Flood walls in plan for Schoharie County offices
Mitigation costs may reach $5.5M
SCHOHARIE Engineers are optimistic a flood protection system can shield the entire Schoharie County office complex above and beyond the height floodwaters reached during Tropical Storm Irene.
Plans to rebuild the Main Street complex and add flood mitigation measures came to a halt last month when the county’s recovery coordinator, William Cherry, announced initial designs put movable floodwalls nearly 2 feet below the height of last summer’s floods.
Using historical, 500-year flood levels, engineers from LaBella Associates initially drafted plans for movable flood walls that would reach 612 feet above sea level.
That was considered a serious snag because the Schoharie Creek reached 613.5 feet above sea level at the county office building and historic Courthouse when it inundated the village of Schoharie on Aug. 28.
Engineers went back to the drawing board and reported to county supervisors Friday that a modified system being designed will provide full protection reaching 10 inches higher than last year’s flood level.
As designs come closer to completion, engineers are also outlining additional flood protection plans likely to double the anticipated cost of flood mitigation that officials hope will be covered by state and federal disaster aid.
HVAC, electrical and structural work, and building repairs are already estimated to cost between $5 million and $6 million and mitigation, earlier estimated at about $3.1 million, could reach $5.5 million.
Cherry said FEMA is expected to provide flood mitigation costs up to the same level of post-flood reconstruction costs, but plans have not yet been completed and presented for approval.
LaBella Associates architect Mark E. Kukuvka outlined a host of flood-blocking plans now in the design phase that will include self-activating flood barriers, 6-foot concrete walls and an underground system requiring a wall between 10 and 20 feet deep that will form a soil barrier.
Seven sections of floodgates similar to those used at Lourdes Hospital in Binghamton — which protected the hospital against 8 feet of water last summer — would be installed around the office complex under plans now being considered.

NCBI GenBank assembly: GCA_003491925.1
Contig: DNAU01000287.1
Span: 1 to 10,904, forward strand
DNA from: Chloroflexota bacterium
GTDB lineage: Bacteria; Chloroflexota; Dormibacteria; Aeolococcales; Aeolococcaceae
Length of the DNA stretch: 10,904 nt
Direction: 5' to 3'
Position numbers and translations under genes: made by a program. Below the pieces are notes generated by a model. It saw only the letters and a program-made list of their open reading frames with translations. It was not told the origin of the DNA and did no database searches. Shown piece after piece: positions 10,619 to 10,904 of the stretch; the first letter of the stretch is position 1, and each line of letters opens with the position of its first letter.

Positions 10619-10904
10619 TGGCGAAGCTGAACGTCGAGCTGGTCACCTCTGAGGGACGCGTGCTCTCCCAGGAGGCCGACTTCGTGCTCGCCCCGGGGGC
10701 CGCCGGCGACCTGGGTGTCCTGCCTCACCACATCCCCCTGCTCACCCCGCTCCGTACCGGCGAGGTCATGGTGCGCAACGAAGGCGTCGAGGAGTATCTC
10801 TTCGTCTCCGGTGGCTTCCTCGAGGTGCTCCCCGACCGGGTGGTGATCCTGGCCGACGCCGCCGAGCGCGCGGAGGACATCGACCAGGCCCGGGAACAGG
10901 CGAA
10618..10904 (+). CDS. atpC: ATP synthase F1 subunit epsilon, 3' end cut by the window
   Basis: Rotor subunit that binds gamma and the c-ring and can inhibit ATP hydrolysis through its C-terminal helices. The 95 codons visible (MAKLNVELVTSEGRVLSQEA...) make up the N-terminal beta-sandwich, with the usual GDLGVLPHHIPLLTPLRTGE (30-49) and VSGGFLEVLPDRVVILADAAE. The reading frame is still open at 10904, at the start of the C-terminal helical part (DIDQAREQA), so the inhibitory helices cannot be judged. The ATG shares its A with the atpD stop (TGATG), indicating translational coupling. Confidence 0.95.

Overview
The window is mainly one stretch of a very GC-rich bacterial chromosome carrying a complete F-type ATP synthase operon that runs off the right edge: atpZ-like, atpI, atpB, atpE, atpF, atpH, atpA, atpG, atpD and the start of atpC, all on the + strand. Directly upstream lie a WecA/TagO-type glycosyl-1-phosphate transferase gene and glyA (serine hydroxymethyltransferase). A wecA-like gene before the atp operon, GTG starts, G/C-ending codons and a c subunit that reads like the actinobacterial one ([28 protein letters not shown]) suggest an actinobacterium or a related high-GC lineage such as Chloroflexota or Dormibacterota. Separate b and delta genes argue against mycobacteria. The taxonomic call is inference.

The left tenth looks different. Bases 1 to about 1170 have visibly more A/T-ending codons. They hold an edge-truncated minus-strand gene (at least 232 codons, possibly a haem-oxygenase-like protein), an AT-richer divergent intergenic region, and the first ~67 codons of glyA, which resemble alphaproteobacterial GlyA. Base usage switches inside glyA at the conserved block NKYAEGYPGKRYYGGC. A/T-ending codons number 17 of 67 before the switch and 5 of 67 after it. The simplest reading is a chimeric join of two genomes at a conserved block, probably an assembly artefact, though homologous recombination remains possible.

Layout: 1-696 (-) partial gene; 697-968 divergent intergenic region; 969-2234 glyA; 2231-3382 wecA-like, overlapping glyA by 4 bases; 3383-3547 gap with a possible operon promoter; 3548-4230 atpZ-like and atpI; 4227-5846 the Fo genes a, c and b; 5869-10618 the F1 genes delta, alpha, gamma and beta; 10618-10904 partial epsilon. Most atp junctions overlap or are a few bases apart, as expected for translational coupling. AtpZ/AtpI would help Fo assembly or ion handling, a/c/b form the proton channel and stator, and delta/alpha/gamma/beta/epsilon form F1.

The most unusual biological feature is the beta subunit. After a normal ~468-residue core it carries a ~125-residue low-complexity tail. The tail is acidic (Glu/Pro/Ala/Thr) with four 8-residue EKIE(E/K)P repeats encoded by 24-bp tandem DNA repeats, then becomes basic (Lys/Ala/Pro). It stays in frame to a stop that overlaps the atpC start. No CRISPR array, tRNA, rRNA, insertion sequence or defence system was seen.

The seven sections, about 295 feet in total, would be installed and butt up against 11 exterior retaining walls.
Kukuvka said architects are working to design the big concrete walls in a way that may be “decoratively pleasing.”
The flood gates stay at ground level and will look like a grated sidewalk but will begin moving upward when activated by water to shield the buildings, Kukuvka said.
These gates won’t rise to their full height immediately, but rather elevate only high enough to block the level of floodwater present, as little as 2 feet.
The tentative plans also call for the addition of swing flood gate doors at two entrances to the county building, fitted with rubberized sweeps to keep them watertight. Kukuvka said these doors are “not aesthetically pleasing” — they will be a bit ugly.
One of the most labor-intensive elements of the work will be a massive underground “curtain” that engineers want to install around the entire complex foundation.
The curtain is aimed at preventing groundwater seepage from entering the building, and it will require boring holes 3 to 4 feet in diameter, between 10 and 20 feet deep, around the entire circumference of the complex before filling them with a grout mixture.
The curtain will keep the soil solid between it and the county building’s foundation, Kukuvka said.
Some windows will also have to be retrofitted to ensure the building itself is floodproof.
Officials are already considering the look of the building once it’s complete, and architects are drawing plans to develop a landscaped atrium on the Main Street portion of the complex for community events.
Cherry said several details remain to be reviewed before final mitigation measures are agreed on.
The plans have to be cleared by the state Historic Preservation Office to ensure there is no impact to the historic 1870 Courthouse.
Geological studies and test borings have to be done on the soil and then FEMA has to approve the design and confirm funding.